In a move designed to attract more developers to its vision of Web services and application development, Sun Microsystems Inc. is developing enhancements to the Java language that provide a more Visual Basic-like experience.
The goal will crystallize in June at the companys JavaOne conference with the likely announcement of a Java-based tool that competes with Microsoft Corp.s Visual Basic. The goal is to make it easier for developers to create applications and add business processes with Java, Sun officials in Santa Clara, Calif., said.
It is also a shot at Microsoft, which enjoys a large and loyal following of developers due to the Redmond, Wash., companys easy-to-use tools for building applications in the .Net environment.
Research company Gartner Inc., of Stamford, Conn., reports that there are about 1.5 to 2 million full-time professional Java developers today versus 3 million Visual Basic developers.
“All of our tools today ship on Windows, Linux and Solaris,” said Rich Green, vice president of Java software development at Sun. “We think we should go where the developers are sitting. By midyear at JavaOne, we will have a new set of tools targeting these platforms. We are working on tools that the historic visual developers will find very attractive. They will be all written in Java.
“Microsoft is finding that going from the desktop paradigm [of Visual Basic] to the network paradigm is not trivial,” Green said. “Java only ever handled network computing. We will be evolving our Studio product line by midyear—at JavaOne.”
Some developers are skeptical of Suns ability to deliver a Visual Basic-type tool, as much as they would like to see it.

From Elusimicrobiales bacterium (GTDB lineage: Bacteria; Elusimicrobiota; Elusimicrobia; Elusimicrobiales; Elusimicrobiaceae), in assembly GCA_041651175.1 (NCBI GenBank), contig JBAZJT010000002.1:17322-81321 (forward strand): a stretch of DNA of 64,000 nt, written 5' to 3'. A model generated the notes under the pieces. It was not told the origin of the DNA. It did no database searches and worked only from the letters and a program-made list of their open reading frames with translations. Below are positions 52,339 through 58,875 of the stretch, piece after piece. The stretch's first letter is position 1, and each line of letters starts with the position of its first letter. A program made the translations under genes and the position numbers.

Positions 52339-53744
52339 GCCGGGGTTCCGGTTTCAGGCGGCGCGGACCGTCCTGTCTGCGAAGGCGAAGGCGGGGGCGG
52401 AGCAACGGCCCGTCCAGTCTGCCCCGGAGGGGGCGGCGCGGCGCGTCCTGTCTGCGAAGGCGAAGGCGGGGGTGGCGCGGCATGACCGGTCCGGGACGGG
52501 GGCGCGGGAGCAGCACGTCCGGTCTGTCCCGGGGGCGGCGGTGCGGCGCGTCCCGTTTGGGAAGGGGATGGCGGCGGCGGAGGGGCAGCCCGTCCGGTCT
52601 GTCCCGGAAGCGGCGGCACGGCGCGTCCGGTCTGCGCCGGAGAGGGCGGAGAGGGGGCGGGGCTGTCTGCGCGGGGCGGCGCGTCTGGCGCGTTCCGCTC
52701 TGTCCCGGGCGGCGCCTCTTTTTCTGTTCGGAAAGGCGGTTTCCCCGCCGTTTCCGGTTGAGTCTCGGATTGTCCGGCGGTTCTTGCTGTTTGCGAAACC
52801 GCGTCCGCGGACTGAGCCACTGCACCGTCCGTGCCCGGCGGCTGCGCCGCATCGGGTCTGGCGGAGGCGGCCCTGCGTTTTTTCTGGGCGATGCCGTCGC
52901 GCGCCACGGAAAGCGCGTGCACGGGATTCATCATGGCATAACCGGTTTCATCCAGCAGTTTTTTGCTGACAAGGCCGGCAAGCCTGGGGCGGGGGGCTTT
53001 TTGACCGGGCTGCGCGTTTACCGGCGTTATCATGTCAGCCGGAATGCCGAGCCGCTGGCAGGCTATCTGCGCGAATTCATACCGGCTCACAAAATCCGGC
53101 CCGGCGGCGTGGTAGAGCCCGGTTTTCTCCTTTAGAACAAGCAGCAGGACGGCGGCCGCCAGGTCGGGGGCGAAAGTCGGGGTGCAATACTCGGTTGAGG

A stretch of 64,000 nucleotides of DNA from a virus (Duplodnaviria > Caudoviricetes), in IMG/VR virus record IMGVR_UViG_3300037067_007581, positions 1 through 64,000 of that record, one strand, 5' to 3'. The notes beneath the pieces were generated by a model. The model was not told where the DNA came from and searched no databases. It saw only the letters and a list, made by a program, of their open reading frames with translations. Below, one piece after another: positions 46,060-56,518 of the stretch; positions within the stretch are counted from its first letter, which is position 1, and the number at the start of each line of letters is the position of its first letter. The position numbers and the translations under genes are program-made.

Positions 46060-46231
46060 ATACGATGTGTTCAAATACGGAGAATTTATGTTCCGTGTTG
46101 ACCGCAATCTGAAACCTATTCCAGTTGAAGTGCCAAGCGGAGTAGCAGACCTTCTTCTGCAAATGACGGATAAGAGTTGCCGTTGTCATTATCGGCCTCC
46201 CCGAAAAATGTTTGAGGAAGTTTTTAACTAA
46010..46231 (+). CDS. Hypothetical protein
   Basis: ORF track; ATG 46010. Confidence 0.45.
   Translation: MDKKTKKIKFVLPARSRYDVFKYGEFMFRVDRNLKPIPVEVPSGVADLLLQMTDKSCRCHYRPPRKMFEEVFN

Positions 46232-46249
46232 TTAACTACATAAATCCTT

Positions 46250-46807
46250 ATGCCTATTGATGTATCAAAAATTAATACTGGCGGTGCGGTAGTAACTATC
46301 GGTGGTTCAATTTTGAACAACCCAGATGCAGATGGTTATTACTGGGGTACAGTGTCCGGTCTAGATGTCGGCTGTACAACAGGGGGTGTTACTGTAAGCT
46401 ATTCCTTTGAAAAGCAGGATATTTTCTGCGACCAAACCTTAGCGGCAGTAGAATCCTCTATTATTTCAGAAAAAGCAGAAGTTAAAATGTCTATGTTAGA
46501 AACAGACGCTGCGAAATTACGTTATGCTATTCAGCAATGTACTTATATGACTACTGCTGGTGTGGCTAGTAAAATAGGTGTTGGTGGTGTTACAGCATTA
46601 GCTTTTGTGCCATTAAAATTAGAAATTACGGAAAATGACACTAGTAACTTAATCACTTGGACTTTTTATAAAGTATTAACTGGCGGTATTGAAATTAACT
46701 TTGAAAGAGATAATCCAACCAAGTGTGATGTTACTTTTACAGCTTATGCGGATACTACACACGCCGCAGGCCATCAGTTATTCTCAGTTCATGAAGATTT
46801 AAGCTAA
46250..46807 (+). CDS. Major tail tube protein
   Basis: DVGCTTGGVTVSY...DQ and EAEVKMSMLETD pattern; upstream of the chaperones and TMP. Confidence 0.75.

“Its technically possible, but I dont think its something well see any time soon,” said Jon Rauschenberger, director of technology at Clarity Consulting Inc., in Chicago. “Its a tough market to crack, and Microsoft owns it. And a lot of the hard-core Java developers dont want a [rapid application development] tool. Theres also a very high cost in building these tools.”
Stephen Forte, chief technology officer of New York-based Corzen Inc., said a Java-based Visual Basic-like tool “would help” because the Java-based Swing user interface tool kit “is really hard to use and turns off many Java developers” from writing applications with the look and feel of Windows—which is Swings purpose.
BEA Systems Inc., of San Jose, Calif., has already delivered a Java development platform, called BEA WebLogic Workshop, which the company is touting as a “VB killer” and promises will attract 1 million developers. CEO Alfred Chuang told eWeek this month that BEA has signed up about 750,000 developers in the first year of the program.
Suns work does not stop there. John Fowler, Suns CTO for software, said simplicity is a major focus for the company. “How do we drive simplicity?” he asked. “With Java, how do we have a single development language and development environment?”
To help create that simplicity, Sun this week at the Web Services Edge East conference in Boston will announce JSR (Java Specification Request) 208 for Java Business Integration.
“What were trying to do with JSR 208 is to extend J2EE [Java 2 Enterprise Edition] integration APIs so that you have a great environment for integrating specifications such as [Web Service Choreography Interface] and [Business Process Execution Language for Web Services],” Fowler said. “So what were really trying to do is move up the J2EE spec to really embrace choreography and business integration.”
Sun will highlight another JSR to help developers, JSR 175, called A Metadata Facility for the Java Programming Language, which will attack the Java complexity problem at the language level, Fowler said.
A JSR is the actual description of a proposed and final specification for the Java platform. Simple JSRs can take fewer than 10 months to pass through the JCP (Java Community Process), but some platform JSRs could take 18 months or more. Once a JSR has been approved by the JCP, it then becomes a part of the Java platform and ready for addition in vendor products—although some vendors add support for the JSRs in the proposed phase.
Additional reporting by Mary Jo Foley, Microsoft Watch.
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